Metagenomic Insights Into the Cycling of Dimethylsulfoniopropionate and Related Molecules in the Eastern China Marginal Seas

Delei Song, Xiao-Hua Zhang, Ji Liu, Haohui Zhong, Yanfen Zheng, Shun Zhou, Min Yu, Jonathan Todd, Xiao-Hua Zhang

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Abstract

The microbial cycling of dimethylsulfoniopropionate (DMSP) and its gaseous catabolites dimethylsulfide (DMS) and methanethiol (MeSH) are important processes in the global sulfur cycle, marine microbial food webs, signaling pathways, atmospheric chemistry, and potentially climate regulation. Many functional genes have been identified and used to study the genetic potential of microbes to produce and catabolize these organosulfur compounds in different marine environments. Here, we sampled seawater, marine sediment and hydrothermal sediment, and polymetallic sulfide in the eastern Chinese marginal seas and analyzed their microbial communities for the genetic potential to cycle DMSP, DMS, and MeSH using metagenomics. DMSP was abundant in all sediment samples, but was fivefold less prominent in those from hydrothermal samples. Indeed, Yellow Sea (YS) sediment samples had DMSP concentrations two orders of magnitude higher than in surface water samples. Bacterial genetic potential to synthesize DMSP (mainly in Rhodobacteraceae bacteria) was far higher than for phytoplankton in all samples, but particularly in the sediment where no algal DMSP synthesis genes were detected. Thus, we propose bacteria as important DMSP producers in these marine sediments. DMSP catabolic pathways mediated by the DMSP lyase DddP (prominent in Pseudomonas and Mesorhizobium bacteria) and DMSP demethylase DmdA enzymes (prominent in Rhodobacteraceae bacteria) and MddA-mediated MeSH S-methylation were very abundant in Bohai Sea and Yellow Sea sediments (BYSS) samples. In contrast, the genetic potential for DMSP degradation was very low in the hydrothermal sediment samples—dddP was the only catabolic gene detected and in only one sample. However, the potential for DMS production from MeSH (mddA) and DMS oxidation (dmoA and ddhA) was relatively abundant. This metagenomics study does not provide conclusive evidence for DMSP cycling; however, it does highlight the potential importance of bacteria in the synthesis and catabolism of DMSP and related compounds in diverse sediment environments.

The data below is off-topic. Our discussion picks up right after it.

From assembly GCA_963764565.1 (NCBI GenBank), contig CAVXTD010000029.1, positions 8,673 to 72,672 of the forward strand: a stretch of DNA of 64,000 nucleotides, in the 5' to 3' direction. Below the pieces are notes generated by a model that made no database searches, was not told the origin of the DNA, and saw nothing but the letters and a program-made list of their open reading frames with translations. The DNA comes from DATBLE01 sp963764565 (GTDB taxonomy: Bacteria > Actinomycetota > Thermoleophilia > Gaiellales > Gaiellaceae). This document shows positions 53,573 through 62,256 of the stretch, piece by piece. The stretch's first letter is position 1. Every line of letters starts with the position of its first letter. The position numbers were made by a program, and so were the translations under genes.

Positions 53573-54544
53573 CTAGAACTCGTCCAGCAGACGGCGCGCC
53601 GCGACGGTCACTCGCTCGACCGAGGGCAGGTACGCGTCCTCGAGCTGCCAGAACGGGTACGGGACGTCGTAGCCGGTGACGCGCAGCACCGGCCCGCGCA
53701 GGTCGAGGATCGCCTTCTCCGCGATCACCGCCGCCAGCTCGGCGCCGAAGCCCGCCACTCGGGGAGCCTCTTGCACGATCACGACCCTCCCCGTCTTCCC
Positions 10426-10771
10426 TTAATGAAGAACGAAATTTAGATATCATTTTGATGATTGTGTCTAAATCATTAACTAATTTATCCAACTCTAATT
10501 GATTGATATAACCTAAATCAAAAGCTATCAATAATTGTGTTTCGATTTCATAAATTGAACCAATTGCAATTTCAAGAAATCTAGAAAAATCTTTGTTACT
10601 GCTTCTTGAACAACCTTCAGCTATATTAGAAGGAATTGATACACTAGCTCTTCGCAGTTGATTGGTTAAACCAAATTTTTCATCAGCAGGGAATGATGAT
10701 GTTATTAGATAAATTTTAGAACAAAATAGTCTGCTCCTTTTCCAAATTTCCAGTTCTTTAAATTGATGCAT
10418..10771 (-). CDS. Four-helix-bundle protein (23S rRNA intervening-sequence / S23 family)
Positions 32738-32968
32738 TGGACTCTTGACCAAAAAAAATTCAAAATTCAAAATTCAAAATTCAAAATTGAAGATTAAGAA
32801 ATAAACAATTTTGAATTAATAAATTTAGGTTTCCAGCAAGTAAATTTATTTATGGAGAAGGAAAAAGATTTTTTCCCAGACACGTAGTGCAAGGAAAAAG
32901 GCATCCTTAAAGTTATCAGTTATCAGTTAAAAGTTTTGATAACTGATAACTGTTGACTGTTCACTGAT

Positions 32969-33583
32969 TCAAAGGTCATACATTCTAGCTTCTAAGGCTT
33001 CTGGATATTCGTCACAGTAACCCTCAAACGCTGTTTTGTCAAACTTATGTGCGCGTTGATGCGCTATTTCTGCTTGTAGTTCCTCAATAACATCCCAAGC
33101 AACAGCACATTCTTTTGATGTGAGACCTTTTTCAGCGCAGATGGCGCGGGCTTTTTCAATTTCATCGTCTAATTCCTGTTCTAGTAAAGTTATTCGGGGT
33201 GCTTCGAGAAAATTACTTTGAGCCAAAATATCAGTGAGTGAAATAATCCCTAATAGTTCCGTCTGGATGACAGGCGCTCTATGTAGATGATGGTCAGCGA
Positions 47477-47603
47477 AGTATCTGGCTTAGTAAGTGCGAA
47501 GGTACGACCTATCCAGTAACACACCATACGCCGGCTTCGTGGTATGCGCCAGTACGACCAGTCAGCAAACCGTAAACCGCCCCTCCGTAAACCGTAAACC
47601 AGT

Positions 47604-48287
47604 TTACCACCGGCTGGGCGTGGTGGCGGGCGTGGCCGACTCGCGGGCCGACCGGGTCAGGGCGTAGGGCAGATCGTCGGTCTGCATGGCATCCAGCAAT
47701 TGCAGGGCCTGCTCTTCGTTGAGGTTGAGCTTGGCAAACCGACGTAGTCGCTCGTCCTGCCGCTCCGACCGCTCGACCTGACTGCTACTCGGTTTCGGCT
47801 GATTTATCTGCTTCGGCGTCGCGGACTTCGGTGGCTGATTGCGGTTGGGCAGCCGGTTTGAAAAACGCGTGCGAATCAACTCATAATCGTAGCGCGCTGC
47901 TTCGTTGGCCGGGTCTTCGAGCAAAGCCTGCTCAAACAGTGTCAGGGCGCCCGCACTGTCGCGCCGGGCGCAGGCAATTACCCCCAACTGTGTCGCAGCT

Original languageEnglish
Article number157
JournalFrontiers in Microbiology
Volume11
DOIs
Publication statusPublished - 18 Feb 2020

Keywords

  • DMSP
  • organosulfur cycling
  • metagenomics
  • DMS
  • marine sediment
  • DIMETHYL SULFIDE
  • GAS DIMETHYLSULFIDE
  • SULFUR
  • DMSP-LYASE
  • metagenome
  • METHYL MERCAPTAN OXIDASE
  • YELLOW SEA
  • sulfur cycle
  • DIMETHYLSULFOXIDE REDUCTASE
  • METHANETHIOL
  • MISSING LINK
  • marginal seas
  • DIMETHYLSULPHONIOPROPIONATE

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